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May 6, 2013

Microsoft Promises Patch for IE 8 Flaw

U.S. Department of Labor, U.S. Department of Energy Compromised

Microsoft’s Internet Explorer 8 has been hit with a bug that exposes PCs to remote code execution.

According to Computer World, a flaw in Microsoft’s most-used browser has led to a number of active exploits, “including watering hole-style attacks against the U.S. Department of Labor as well as nuclear weapons researchers with the U.S. Department of Energy.”

The software giant said in a security advisory late May 3 that it is hard at work on constructing a patch to fix the flaw. The company did not, however, announce when the patch would be released. The next regular security update is scheduled for May 14.

“The vulnerability exists in the way that Internet Explorer accesses an object in memory that has been deleted or has not been properly allocated,” the security advisory reads. “The vulnerability may corrupt memory in a way that could allow an attacker to execute arbitrary code in the context of the current user within Internet Explorer. An attacker could host a specially crafted website that is designed to exploit this vulnerability through Internet Explorer and then convince a user to view the website.”

Only Internet Explorer 8 has been targeted, Microsoft said, adding that versions 6,7,9 and 10 of Internet Explorer are not affected by the vulnerability.

Although news of the attacks first began circulating mid-last week, Microsoft did not confirm there was a problem until the evening of May 3.

Earlier in the week, security firm Invincea reported the watering hole attacks were exploiting an IE8 vulnerability (CVE-2012-4792) Microsoft had patched at the beginning of the year. The firm in a second blog post, however, admitted it had made an error, adding the zero-day exploit was an unknown vulnerability.

“This compromise is now widely believed to be a watering hole attack that involves compromising one Federal Dept (DoL) to target another (DoE),” wrote Invincea security engineer Eddie Mitchell. “Furthermore, AlienVault is reporting that the C&C protocol involved with this attack matches that of Chinese APT DeepPanda that has been previously analyzed by Crowdstrike.”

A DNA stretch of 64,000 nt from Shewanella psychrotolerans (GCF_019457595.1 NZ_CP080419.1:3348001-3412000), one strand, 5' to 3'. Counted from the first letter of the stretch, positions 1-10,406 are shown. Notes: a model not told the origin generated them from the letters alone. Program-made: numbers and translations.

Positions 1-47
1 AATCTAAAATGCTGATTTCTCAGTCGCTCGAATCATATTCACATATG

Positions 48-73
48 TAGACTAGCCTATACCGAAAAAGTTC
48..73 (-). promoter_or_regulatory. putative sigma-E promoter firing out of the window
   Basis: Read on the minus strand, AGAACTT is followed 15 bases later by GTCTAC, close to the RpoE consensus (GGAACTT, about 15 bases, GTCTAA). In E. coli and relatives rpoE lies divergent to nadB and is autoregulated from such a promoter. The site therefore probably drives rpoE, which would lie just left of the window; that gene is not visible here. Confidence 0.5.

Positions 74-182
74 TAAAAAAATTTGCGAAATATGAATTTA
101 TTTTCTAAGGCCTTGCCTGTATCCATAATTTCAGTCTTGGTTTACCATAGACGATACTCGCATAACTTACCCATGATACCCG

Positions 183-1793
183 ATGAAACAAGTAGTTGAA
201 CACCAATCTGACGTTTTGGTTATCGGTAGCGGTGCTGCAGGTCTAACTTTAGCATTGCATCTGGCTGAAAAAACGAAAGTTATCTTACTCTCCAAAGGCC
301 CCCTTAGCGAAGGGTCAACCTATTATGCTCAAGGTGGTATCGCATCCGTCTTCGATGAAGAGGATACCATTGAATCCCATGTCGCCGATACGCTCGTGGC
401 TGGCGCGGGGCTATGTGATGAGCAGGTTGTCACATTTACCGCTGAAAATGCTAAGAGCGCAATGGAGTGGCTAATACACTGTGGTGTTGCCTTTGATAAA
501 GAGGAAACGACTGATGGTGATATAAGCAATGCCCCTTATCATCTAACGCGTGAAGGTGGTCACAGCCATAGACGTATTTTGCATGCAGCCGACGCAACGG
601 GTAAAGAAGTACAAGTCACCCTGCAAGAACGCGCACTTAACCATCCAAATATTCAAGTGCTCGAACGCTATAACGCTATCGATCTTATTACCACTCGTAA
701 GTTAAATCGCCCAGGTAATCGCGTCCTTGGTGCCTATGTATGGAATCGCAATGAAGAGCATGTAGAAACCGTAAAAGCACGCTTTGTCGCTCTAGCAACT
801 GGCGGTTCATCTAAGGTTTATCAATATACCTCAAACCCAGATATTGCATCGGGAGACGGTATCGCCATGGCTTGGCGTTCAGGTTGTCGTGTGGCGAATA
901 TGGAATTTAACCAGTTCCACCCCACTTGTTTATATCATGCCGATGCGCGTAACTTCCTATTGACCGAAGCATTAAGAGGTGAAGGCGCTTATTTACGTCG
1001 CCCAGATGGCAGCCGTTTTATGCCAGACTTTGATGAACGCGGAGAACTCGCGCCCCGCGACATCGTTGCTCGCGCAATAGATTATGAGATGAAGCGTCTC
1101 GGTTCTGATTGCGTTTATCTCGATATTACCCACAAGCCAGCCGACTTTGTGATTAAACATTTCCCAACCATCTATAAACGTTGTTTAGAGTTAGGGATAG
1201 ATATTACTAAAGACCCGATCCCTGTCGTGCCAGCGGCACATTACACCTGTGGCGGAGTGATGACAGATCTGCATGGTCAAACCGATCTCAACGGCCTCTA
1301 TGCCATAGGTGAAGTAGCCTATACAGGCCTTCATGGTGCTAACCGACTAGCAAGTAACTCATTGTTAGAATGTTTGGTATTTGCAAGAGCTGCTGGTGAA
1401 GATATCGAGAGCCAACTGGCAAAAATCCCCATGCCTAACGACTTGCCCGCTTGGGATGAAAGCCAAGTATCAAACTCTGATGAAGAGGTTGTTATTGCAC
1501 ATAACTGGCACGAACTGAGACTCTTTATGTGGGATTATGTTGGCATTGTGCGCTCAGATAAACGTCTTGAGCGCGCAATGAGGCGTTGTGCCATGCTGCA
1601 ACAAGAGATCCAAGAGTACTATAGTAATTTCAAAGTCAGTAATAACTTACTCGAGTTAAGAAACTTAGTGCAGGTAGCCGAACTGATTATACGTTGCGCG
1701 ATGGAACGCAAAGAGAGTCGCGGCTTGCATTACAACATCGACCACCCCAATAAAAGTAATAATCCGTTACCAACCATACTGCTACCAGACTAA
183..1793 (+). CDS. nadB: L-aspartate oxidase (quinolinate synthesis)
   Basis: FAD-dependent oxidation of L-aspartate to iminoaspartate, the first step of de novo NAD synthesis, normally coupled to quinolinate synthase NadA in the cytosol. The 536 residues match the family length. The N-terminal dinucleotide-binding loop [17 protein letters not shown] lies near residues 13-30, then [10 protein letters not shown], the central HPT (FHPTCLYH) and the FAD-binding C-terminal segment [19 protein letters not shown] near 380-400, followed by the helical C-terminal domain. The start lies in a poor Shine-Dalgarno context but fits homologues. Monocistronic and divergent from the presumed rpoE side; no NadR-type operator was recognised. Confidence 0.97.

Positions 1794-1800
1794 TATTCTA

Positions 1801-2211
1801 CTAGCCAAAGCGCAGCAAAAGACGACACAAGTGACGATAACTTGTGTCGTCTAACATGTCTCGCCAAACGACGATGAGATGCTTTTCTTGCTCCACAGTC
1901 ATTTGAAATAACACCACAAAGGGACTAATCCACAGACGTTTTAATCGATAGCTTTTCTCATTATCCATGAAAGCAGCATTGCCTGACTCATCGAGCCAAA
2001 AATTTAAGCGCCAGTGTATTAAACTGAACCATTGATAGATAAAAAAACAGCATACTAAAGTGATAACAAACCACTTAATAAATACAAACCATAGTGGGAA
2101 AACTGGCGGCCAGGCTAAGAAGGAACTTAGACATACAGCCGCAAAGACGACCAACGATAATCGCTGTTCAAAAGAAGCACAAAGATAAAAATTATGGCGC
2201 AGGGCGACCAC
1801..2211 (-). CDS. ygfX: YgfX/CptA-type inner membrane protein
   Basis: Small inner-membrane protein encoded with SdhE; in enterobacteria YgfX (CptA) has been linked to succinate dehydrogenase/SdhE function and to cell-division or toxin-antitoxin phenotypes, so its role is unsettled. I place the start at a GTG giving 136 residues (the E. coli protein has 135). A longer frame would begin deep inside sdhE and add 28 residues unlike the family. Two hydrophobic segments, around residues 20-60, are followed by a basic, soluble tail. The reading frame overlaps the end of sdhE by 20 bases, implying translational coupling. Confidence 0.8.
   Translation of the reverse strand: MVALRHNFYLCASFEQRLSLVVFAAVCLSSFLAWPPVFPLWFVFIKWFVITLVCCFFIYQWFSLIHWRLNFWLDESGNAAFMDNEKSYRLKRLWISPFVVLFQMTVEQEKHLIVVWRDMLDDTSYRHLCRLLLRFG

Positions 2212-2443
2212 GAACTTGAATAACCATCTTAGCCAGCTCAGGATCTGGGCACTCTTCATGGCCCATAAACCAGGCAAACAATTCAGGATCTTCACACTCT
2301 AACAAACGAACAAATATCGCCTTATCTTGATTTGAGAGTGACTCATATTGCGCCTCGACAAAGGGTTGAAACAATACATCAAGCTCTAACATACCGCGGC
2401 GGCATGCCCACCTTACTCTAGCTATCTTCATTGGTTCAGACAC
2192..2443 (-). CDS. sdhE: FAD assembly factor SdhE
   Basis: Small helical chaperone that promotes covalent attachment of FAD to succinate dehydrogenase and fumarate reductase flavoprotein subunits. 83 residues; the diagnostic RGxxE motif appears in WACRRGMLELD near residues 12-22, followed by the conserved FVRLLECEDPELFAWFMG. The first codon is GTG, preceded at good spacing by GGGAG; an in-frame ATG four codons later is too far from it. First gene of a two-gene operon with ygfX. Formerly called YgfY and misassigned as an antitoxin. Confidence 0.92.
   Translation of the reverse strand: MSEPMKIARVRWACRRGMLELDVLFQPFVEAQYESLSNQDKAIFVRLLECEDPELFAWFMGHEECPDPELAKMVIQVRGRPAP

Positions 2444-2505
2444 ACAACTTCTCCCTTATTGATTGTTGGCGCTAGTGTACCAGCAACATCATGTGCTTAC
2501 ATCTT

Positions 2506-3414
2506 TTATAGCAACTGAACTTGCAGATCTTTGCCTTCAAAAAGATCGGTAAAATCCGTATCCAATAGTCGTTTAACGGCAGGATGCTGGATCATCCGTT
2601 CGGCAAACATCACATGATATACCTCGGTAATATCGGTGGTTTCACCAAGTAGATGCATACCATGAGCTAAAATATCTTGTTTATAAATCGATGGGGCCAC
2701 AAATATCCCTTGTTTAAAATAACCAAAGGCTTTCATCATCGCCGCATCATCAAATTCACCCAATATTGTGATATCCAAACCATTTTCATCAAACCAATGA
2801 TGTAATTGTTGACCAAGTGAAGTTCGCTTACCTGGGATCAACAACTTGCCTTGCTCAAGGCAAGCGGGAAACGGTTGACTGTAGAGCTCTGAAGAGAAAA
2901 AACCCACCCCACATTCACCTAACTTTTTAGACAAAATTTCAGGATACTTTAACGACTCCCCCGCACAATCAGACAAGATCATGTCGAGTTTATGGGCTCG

“The exploit on the DoL site appears to be exploiting a zero-day exploit affecting Internet Explorer 8 (IE8) only use-after-free memory vulnerability that when exploited allows an attacker to remotely execute arbitrary code,” he added.

Microsoft is urging all IE users to adhere to the tips offered in the Microsoft Safety & Security Center, including using a firewall, performing regular software updates and installing anti-malware software.

The following mitigating factors, as written by Microsoft, were included in the advisory:

By default, Internet Explorer on Windows Server 2003, Windows Server 2008, and Windows Server 2008 R2 runs in a restricted mode that is known as Enhanced Security Configuration. This mode mitigates this vulnerability.

• By default, all supported versions of Microsoft Outlook, Microsoft Outlook Express, and Windows Mail open HTML email messages in the Restricted sites zone. The Restricted sites zone, which disables script and ActiveX controls, helps reduce the risk of an attacker being able to use this vulnerability to execute malicious code. If a user clicks a link in an email message, the user could still be vulnerable to exploitation of this vulnerability through the web-based attack scenario.

• An attacker who successfully exploited this vulnerability could gain the same user rights as the current user. Users whose accounts are configured to have fewer user rights on the system could be less impacted than users who operate with administrative user rights.

• In a web-based attack scenario, an attacker could host a website that contains a webpage that is used to exploit this vulnerability. In addition, compromised websites and websites that accept or host user-provided content or advertisements could contain specially crafted content that could exploit this vulnerability. In all cases, however, an attacker would have no way to force users to visit these websites. Instead, an attacker would have to convince users to visit the website, typically by getting them to click a link in an email message or Instant Messenger message that takes users to the attacker’s website.

 

 

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